Preaching Predicaments

In speaking with a preacher friend recently, I mentioned that the early part of every sermon needs to surface a problem that needs to be solved or expose an itch that needs to be scratched.

Really, then, sermon openings invariably involve predicaments.  I want the congregation asking themselves one of two questions in the early moments of the message:

How is the preacher going to get out this predicament?

How am I going to get out of my own predicament?

I believe sermon success happens when those two questions intersect. Every good adventure has a moment where the cause appears to be lost and the case seems to be hopeless. Every great adventure muscles its way through to a place of victory and hope. The same is true of our sermons.

How is the preacher going to get out of this predicament?
This question arises most easily in those sermons where the preacher begins with the bible. On those occasions where I begin a message directly with the text in question, I keep these reminders at the front of my mind:

Keep it playful. You’re entering a different world when you enter the world of the Scriptures. Through you words, you will give people the vicarious thrill of actually being able to question the bible – the very thing many have been taught they’re not allowed to do. The example I just cited from Mark 5 provided fertile ground for admitting the strangeness of the story, the cultural parallels, and even the awareness that the tale could have been more easily written by Stephen King than Mark the Evangelist. Because we brought levity to a story most would regard as solemn, people were engaged.

Admit your struggles. The congregation needs to feel the tension you feel when approaching a difficult text: “What did this mean to its first audience?” “Why does that matter to me?” “And how in the world can a get a meaningful sermon out of THIS?” When you allow the people insight into your own journey in processing the passage, preparing the message, and then delivering the sermon, the adventure becomes something pastor and people share.

Ponder the incongruities. This came from the early part a message called Control Freak Meet Trophy Wife which launched the series Behind The Scenes, based on the book of Esther:

So now that you know all about Control Freaks– AND you’re looking at your closest relationships with a lot more suspicion! – there is a story that I can’t wait to dig into. A story from a book that we include in the God-breathed library of the bible. And that is remarkable because our God is so emotionally secure that he inspires a book that BY DESIGN omits his name. Not even an Oh My God, not a “so help me God,” nothing. No God, nowhere, in a book in the bible. Whoda thunk it?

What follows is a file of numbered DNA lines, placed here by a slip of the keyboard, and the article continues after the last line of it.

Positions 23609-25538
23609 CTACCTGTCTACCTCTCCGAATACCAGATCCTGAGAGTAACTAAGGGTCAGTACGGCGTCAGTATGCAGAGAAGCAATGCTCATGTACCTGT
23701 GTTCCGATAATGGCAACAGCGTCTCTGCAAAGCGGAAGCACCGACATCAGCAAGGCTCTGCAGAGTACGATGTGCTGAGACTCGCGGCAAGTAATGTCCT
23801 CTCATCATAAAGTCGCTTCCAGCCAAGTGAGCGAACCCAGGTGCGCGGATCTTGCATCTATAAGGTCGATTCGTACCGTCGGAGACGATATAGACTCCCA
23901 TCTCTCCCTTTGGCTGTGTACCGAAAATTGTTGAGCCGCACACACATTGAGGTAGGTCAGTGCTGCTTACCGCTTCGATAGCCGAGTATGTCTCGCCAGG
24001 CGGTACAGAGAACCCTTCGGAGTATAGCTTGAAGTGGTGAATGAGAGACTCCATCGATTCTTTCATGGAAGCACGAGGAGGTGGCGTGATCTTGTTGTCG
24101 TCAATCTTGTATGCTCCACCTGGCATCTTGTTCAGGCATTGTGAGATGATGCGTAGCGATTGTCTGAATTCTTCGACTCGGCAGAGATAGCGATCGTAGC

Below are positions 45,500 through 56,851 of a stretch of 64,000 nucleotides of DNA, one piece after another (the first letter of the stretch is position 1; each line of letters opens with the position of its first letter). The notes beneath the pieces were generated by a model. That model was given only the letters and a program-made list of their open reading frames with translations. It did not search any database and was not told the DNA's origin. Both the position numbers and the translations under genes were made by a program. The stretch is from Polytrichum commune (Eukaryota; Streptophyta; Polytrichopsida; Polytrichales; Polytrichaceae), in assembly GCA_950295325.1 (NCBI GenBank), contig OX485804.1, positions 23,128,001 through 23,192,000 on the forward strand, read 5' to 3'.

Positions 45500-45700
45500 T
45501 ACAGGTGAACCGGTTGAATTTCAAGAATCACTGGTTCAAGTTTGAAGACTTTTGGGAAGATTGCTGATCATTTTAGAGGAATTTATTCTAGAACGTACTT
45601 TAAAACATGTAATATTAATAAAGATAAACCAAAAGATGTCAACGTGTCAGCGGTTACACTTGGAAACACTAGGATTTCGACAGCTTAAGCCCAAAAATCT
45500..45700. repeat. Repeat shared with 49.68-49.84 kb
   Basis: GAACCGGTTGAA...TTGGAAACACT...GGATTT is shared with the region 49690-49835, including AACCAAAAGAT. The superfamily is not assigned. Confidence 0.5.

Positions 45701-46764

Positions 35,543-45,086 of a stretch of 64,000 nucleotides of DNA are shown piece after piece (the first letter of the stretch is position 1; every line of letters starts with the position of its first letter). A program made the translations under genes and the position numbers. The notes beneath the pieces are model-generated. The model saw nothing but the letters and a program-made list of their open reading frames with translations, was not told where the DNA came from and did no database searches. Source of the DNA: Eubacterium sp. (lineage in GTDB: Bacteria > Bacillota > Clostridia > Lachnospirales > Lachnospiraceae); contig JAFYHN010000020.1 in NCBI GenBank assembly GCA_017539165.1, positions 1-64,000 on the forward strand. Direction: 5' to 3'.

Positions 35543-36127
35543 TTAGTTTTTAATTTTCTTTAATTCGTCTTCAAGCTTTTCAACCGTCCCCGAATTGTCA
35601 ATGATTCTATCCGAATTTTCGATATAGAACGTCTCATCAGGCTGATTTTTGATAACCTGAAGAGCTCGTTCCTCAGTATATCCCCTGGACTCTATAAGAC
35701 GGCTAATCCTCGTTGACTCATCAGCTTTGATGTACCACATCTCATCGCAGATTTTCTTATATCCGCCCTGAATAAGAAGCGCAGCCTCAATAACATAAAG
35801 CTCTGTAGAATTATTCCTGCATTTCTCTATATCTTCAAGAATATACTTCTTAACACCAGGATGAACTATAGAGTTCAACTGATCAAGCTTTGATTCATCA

But here’s the situation as the book of Esther opens up. The year is 483 BC and the setting is Persia (modern day Iran). In Persia, there is still a smattering of scattered Jews. A large chunk of them had returned to Israel when King Darius let them return home (imagine the irony: Iran does Israel a NATIONAL FAVOR!). This is really an IN BETWEEN time in Jewish history … after a series of defeats, following a terrible exile, and discovering what it means to be Jewish in a land that does not recognize your God. In a land where, in spite of Darius’ favor, there is still a lot of hostility to that ragtag group of people who dare to claim that a) there is only ONE GOD and b) that ONE GOD has chosen this ONE PEOPLE GROUP as his. It’s a pagan, secular, vicious culture, which may well explain why the anonymous author of Esther keeps God’s name on the DL here.

This sort of existence also led many of the Jews living outside the Promised Land to ask, “how can God be present when he seems absent? How can he rule when it looks like he is in hiding?” Again, more evidence of why not mentioning God’s name is not only necessary for safety, it is brilliant for insight. Because these are likely questions YOU HAVE ASKED today. Unanswered prayer. Cultural decay. Church ignored. Gender fluidity. A world that by all appearances has less to do with God than ever before. He’s not splitting the sea anymore, so what is he doing? Can he work when it is not obvious and spectacular?

At each level, then, you acknowledge the strangeness of the biblical world, the pickle that leaves you in, and the church is wondering, “how that preacher going to get out of that fix?”

Yet there is a second, more important, dilemma to create in the minds and hearts of congregants: “how I am I going to get out of the mess this sermon has put me in?”

How Am I Going To Get Out Of My Own Mess?
To see what I have to say about THAT, you’ll want to pick up a copy of Simplify The Message; Multiply The Impact, released by Abingdon Press in February 2020 and available here.  The preceding is an excerpt from that book.